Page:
2.2.The Forensic psychiatric  Service

Unit is located in the same Centre and has eighty four (84) beds.
Outpatient clinic that provides service to a minimum of 45 patients on Monday and Wednesdays
Out reach clinics around Windhoek are conducted from Monday to Friday at average 20 patients per day.
The Centre has the following full range of professionals, but their numbers are insufficient.
1. PSYCHIATRISTS X 2
2. MEDICAL OFFICERS  X 3
3. CLINICAL PSYCHOLOGISTS X 2
4. TRAINED PSYCHIATRIC REGISTERED NURSES X 36
5. REGISTERED NURSES X 3
6. ENROLLED NURSES X 45
7. OCCUPATIONAL THERAPISTS X 4
8. SECURITY ORDERLIES X 27
9. PRISON OFFICERS 13
10. Social workers x 2

2.3. The Oshakati Psychiatric Unit

Located in Oshana region, Oshakati intermediate Hospital. This unit is serving Oshana, Oshikoto, Omusati and Ohangwena regions
It is having a bed capacity of 80) beds, but admits up to ninety (90) patients per day 
There is a large outpatient clinic that provides service to a minimum of 100 patients per day. This unit has the following professionals:
1. PSYCHIATRISTS X 1
2. CLINICAL PSYCHOLOGISTS X 0
3. MEDICAL OFFICER X 1
4. TRAINED PSYCHIATRIC REGISTERED NURSES X 7
5. REGISTERED NURSES X 7
6. ENROLLED NURSES X 18
7. OCCUPATIONAL THERAPISTS X 1
8. SOCIAL WORKERS X 1

The above specialized staffs are therefore not sufficient.
Some services are also provided at the district hospitals. Currently services are not community-based and inadequately integrated into primary health care.
Private practitioners also provide mental health services in Namibia, but these services are limited to those who can afford them.
Doctors, nurses, psychologists and occupational therapists in private practice refer some clients and patients to the mental health care unit in Windhoek.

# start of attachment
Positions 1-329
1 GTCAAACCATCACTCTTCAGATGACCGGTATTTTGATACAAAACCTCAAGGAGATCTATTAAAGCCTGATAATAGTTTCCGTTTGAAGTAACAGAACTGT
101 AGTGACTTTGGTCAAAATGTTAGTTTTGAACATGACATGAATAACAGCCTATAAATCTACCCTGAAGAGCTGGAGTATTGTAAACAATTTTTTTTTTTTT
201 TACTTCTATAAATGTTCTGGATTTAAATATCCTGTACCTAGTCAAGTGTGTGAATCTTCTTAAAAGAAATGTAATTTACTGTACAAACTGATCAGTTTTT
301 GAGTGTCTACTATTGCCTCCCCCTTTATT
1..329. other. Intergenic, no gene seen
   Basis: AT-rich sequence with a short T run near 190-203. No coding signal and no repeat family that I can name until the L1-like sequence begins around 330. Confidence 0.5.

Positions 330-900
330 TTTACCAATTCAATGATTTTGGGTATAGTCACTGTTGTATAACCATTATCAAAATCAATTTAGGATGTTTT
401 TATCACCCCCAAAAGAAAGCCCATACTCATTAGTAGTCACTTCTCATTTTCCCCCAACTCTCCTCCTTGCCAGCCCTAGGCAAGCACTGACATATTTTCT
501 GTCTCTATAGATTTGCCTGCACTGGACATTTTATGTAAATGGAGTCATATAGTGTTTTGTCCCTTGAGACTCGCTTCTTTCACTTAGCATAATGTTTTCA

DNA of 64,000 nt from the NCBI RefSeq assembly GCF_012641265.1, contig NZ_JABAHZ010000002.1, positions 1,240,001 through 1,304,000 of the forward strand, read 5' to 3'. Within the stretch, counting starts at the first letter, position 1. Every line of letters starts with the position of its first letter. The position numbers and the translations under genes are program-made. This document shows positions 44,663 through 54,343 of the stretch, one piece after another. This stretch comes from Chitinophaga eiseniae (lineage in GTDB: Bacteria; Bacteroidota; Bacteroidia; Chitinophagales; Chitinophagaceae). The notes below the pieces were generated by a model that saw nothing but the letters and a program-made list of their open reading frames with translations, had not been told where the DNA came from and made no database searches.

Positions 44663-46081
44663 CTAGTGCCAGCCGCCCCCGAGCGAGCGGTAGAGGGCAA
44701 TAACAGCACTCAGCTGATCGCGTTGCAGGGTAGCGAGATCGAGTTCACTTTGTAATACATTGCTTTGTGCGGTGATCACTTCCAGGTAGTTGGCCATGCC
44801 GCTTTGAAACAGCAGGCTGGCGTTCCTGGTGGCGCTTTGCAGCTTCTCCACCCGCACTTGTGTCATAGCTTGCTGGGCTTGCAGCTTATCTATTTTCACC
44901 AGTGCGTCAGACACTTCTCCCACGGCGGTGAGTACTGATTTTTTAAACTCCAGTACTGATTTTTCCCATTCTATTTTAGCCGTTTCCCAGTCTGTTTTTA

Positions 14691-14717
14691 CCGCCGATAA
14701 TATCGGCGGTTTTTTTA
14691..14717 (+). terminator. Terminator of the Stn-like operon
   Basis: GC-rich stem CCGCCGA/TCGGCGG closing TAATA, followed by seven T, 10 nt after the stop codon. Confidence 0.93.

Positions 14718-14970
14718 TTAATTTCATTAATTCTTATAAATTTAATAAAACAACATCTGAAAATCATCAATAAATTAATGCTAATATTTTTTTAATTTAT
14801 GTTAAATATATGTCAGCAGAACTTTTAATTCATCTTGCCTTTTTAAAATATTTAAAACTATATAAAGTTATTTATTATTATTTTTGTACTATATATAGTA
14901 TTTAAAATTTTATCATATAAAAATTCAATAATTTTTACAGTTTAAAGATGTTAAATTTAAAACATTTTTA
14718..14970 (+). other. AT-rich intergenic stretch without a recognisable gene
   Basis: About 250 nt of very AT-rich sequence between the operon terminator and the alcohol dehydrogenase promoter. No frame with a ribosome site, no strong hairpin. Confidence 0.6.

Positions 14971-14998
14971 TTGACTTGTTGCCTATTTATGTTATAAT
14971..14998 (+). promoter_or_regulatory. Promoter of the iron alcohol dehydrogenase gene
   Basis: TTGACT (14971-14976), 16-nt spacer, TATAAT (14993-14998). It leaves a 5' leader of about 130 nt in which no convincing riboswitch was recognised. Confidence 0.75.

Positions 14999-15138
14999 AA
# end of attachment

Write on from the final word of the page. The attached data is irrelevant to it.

The number of those individuals suffering from mental disorders who seek the services of traditional healers is unknown.


3. REFERRAL SYSTEM

Patients from outside Windhoek are first handled at their nearest health facilities.
The responsible doctors follow referral guidelines sent out to all regions by the psychiatrist. According to these guidelines, the patient should first be treated for at least 72 hours in the service at which they present.
After 72 hours if there is no improvement in the patient’s condition, the doctor should refer the patient to the psychiatrist. However, there are still problems experiences in the referral system, because the health professionals at the peripheral level are not sufficiently skilled and lack the competence to handle the mentally ill patients.

 

4. AVAILABILITY OF PSYCHOTROPIC MEDICATION

Psychotropic medication in Namibia is made available, according to the Namibian Essential Medicines List (NEMLIST). The list has a sufficient range of drugs for the treatment of the mentally disordered individuals who require medication. These drugs are available through district hospitals.